Retrolisthesis is a joint dysfunction that occurs when a single vertebra slips backward. In some cases, the vertebra slips underneath a disc. This movement measures two millimeters or more but is not severe enough to qualify as a dislocation. Retrolisthesis most often happens in the neck and shoulder area or the lower back. Experts recognize several types of retrolisthesis and many possible treatments.
There are three types of retrolisthesis:
Additionally, doctors define the location where the retrolisthesis occurred using one of three terms: cervical refers to the neck and shoulders, lumbar to the lower back, and thoracic to the middle of the spine.
Physicians use various grading methods to describe the severity of each retrolisthesis slip. Because the vertebrae move backward, they cannot use the grading methods from other spine conditions, such as spondylolisthesis. Instead, doctors use direct millimeter measurements to describe the amount of slippage. Alternatively, they will grade the slippage from 1 to 4, depending on the percentage of backward movement of the foramen, the passages in the spine.
Symptoms vary widely in people with retrolisthesis, due to ranges in severity. Pain originating from the affected area is common. Accounts of the pain differ greatly, described as dull in some instances, and sharp in others. Intensity and frequency also vary. Some people have palpable retrolisthesis, meaning a doctor can feel it through the skin. Many individuals experience a loss of range of motion. If the slip pinches a nerve or affects surrounding structures, it can cause neurological symptoms such as numbness, weakness, or tingling sensations.
Specifically, retrolisthesis occurs when the space between vertebrae decreases, allowing for backward movement. In some cases, this is due to vertebrae shrinkage. Experts are still not entirely certain what makes the space between vertebrae decrease, though there are some theories. Some scientists believe that spinal injuries, degenerative spinal conditions, osteoporosis, and arthritis play some role in causing retrolisthesis. It’s also possible that weak abdominal and back muscles or poor nutrition are contributing factors. Some people develop retrolisthesis following back injuries.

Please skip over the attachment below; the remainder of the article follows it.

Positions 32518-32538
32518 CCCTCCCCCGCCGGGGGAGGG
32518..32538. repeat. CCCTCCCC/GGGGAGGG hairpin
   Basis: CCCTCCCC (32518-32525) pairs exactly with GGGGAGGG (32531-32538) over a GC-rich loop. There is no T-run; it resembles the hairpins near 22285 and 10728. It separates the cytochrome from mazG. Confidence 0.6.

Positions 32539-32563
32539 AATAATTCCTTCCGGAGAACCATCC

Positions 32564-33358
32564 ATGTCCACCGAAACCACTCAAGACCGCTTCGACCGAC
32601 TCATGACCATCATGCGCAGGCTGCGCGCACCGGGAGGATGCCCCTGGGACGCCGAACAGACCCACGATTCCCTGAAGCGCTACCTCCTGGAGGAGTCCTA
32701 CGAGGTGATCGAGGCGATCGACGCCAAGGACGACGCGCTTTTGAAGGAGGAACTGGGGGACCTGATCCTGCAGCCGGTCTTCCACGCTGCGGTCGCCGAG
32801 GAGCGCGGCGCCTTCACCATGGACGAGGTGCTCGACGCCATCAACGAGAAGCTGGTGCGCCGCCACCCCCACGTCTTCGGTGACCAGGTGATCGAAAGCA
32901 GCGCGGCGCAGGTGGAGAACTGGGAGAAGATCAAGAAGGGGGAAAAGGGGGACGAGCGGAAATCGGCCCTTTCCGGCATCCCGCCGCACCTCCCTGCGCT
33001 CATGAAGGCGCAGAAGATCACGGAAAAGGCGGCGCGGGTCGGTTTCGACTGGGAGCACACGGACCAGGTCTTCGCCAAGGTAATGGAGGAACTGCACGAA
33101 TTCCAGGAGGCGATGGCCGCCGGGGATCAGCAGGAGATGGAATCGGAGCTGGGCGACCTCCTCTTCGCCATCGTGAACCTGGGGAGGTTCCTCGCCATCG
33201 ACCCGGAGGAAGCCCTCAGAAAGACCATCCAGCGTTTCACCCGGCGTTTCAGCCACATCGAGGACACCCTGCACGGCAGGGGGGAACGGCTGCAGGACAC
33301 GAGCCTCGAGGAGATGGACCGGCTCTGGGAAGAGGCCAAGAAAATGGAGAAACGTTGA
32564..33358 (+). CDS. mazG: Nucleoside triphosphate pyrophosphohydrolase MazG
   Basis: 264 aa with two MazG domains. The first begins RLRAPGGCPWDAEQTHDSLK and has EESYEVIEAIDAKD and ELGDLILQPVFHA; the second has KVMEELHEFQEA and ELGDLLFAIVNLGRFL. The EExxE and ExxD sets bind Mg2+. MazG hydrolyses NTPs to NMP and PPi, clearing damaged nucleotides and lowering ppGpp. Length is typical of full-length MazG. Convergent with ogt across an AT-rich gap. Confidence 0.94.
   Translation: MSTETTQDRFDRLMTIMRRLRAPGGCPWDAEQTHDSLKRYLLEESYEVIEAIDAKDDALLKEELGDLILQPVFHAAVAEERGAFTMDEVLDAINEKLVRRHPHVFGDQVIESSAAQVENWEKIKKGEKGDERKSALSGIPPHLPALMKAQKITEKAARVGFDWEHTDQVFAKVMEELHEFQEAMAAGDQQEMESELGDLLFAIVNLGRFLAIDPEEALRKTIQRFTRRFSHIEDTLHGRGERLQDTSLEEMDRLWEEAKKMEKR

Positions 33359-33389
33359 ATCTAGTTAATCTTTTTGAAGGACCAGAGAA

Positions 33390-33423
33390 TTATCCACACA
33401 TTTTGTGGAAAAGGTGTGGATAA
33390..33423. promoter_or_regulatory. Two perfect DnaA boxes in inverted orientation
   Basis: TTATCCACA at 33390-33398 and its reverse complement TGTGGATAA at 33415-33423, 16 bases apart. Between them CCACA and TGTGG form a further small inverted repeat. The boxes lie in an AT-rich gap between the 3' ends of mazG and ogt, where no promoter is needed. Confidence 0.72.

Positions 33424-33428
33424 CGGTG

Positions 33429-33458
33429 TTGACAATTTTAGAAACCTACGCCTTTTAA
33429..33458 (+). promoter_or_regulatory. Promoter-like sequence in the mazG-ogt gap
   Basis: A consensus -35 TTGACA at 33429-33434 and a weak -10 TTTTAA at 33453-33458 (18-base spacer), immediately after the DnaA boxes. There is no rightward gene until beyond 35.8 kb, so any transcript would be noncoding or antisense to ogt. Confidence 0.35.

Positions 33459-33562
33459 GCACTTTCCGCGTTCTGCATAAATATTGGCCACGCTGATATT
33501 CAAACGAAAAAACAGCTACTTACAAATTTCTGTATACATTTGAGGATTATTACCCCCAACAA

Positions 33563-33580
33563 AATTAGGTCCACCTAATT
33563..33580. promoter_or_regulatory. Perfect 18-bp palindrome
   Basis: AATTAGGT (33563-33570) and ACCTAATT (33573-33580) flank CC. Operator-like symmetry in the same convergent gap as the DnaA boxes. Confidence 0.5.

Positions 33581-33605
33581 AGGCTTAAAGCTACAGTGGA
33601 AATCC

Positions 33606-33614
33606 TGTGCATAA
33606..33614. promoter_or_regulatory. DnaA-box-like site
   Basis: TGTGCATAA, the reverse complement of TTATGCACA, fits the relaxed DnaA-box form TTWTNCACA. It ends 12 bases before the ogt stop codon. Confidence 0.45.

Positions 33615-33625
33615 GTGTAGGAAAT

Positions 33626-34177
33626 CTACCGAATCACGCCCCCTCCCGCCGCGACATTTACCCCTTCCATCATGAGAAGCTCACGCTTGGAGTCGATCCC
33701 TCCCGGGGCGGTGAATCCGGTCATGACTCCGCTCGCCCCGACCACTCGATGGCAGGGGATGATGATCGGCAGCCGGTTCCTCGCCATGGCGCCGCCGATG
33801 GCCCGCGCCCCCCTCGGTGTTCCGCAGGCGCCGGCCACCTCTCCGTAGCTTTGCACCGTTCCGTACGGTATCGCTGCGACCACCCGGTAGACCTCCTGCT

If a doctor suspects retrolisthesis, they have several options for confirming a diagnosis. One of the best tools is a lateral x-ray, which requires the patient stand while technicians perform the scan. This type is necessary because retrolisthesis is almost impossible to see while a person is lying down. The doctors will measure the degree of slippage using the scans, which may also reveal issues such as bone spurs, shorter disc heights, or hardened arteries around the vertebrae.
Without treatment, retrolisthesis can lead to dangerous complications. The most serious of these is spondylotic myelopathy or spinal cord compression. This is particularly common in people over the age of 50. As the spine compresses nerves, numbness or tingling may develop in the arms, hands, and fingers. Individuals may also experience weakness that makes it difficult to grasp or hold onto objects. Spondylotic myelopathy can also affect balance, coordination, and fine motor skills.
People with retrolisthesis have many treatment options available to them. Unlike other spine issues, doctors do not usually recommend surgery for retrolisthesis, unless other treatment options fail. Nonsurgical methods include exercises and physical therapy to help build muscle tone. Some people find microcurrent therapy effective. A doctor will administer directed, low-level electric currents to reduce inflammation and pain.
Because some doctors believe nutritional issues can contribute to retrolisthesis, they may suggest dietary changes. Eating nutritious and vitamin-rich foods can improve bone health. Spinach and carrots provide essential vitamin A, milk and bread deliver vitamin D, and nuts and pork are rich in zinc. Nutritional supplements may also be helpful. Specialist-guided dieting can benefit heavier individuals, as reducing weight can alleviate pressure, and therefore pain, in the back.
Exercise routines and physical therapy can increase muscle tone to help hold the vertebrae in place, improve mobility, and reduce pain for those already managing retrolisthesis. Beneficial exercises include crunches on an exercise ball or planks to improve core strength. Low-impact options such as pilates or yoga are also effective.
Because doctors are not entirely sure of its causes, it is unclear whether retrolisthesis is preventable. However, available evidence suggests some people could reduce their risk of developing retrolisthesis. Maintaining good posture can help prevent many spine conditions. Learning to lift heavy objects properly and avoiding extreme weight can prevent back strains. Smoking can lead to joint damage; individuals at risk for spinal conditions, especially, should try to stop or reduce their habit.
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